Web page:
The world used to be a lot more connected, geologically speaking, than it is now, thanks to rising ocean waters, melting ice caps, and dramatic tectonic shifts. One of the geographical features that helped to connect and diversify the flora and fauna on this planet is the land bridge.The most historically important land bridges linked continents and brought new life and culture to parts of the planet that were previously inaccessible. Some were Atlantis-like sunken nations like Doggerland (now deep below the North Sea) and some emerged out of the ocean with the help of volcanoes. Many land bridges offered the possibility of a new life at a time when long-distance ocean travel was a deadly proposition. Here's a look at the land bridges that helped shape history and the planet's landscape.
The granddaddy of all land bridges, the swath of land known as Beringia allowed humans to make thier way in droves to the Americas about 15,000 years ago. Now buried under freezing water, this gateway between continents was also the scene of a transcontinental animal exchange: horses, camels and bears made their way into Asia while bison, mammoths, and moose migrated to North America.
The Sinai Peninsula
Located smack-dab in the cradle of civilization, the Sinai Peninsula has served for thousands of years as a land bridge connecting Africa and Asia (as well as Egypt - one of the most famous scenes from the Bible and Quran supposedly took place here: Moses delivering the 10 commandments to the Israelites). It's also home to the Suez Canal, history's first large-scale, man-made, water-based shortcut, connecting the Mediterranean Sea to the Red Sea and changing world trade and travel forever.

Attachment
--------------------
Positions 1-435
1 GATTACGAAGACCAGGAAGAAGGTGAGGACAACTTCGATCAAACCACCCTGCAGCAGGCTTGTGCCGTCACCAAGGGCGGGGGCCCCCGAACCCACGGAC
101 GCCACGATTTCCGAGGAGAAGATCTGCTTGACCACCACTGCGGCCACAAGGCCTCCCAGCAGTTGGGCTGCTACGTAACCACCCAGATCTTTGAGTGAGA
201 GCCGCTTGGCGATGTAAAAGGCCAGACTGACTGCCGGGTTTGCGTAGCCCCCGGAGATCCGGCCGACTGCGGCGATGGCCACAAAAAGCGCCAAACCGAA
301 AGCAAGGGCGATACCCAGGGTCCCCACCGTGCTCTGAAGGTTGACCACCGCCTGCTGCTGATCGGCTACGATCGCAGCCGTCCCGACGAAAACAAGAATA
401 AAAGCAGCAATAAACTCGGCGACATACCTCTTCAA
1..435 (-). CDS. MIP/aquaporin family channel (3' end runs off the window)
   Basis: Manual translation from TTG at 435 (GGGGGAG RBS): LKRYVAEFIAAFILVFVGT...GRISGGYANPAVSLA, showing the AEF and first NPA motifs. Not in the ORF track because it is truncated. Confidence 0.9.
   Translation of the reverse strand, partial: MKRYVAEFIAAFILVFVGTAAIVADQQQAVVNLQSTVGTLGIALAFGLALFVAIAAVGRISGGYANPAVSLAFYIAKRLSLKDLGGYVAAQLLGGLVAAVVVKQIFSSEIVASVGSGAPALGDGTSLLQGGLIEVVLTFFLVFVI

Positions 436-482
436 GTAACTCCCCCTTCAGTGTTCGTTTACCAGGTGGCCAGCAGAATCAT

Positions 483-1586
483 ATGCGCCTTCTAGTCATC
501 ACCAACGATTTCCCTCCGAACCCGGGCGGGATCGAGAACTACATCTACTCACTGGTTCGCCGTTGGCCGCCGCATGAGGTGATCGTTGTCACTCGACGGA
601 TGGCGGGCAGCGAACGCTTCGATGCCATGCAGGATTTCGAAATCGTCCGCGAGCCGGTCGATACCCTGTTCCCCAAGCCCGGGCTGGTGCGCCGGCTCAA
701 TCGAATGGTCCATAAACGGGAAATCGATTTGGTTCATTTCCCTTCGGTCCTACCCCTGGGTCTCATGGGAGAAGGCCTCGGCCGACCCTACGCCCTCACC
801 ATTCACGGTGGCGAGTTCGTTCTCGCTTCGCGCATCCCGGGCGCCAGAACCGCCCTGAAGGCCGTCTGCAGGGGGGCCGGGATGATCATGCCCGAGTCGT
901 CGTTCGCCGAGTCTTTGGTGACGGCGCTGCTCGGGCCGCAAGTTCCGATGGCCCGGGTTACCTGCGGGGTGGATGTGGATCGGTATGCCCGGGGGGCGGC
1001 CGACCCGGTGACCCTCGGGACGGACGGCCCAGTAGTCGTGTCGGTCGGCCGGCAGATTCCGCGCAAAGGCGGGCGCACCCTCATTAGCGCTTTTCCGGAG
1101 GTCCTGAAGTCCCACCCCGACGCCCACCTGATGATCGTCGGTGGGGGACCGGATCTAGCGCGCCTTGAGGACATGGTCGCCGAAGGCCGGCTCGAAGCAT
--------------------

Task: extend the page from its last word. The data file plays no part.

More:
Around the time of the last Ice Age, the United Kingdom as we know it today was united, literally, with the European continent thanks to a chunk of long-lost earth known as Doggerland. The massive land bridge was actually a "paradise" for humans and animals around 8,000 years ago, before the rising North Sea swallowed it up. It featured marshes and mudflats and hosted all manner of flora and fauna. That's right: before the British isles were isles, they were the Doggerland highlands.
The Isthmus of Panama
It's hard to imagine, but North and South America used to be two separate continents with a body of water scientists call the Central American Seaway between them. But then nature found a way to make a love connection: around 4.5 million years ago, a land bridge now known as the Isthmus of Panama emerged after underwater volcanoes formed islands that were slowly linked via massive sediment deposits. A land bridge was born!Biodiversity on the planet was changed forever: species such as cats, dogs, armadillos, and porcupines crossed the bridge to broaden their territory. In 1914, the U.S. finished the Panama Canal on the isthmus, connecting the Atlantic and Pacific Ocean and forever changing maritime trade.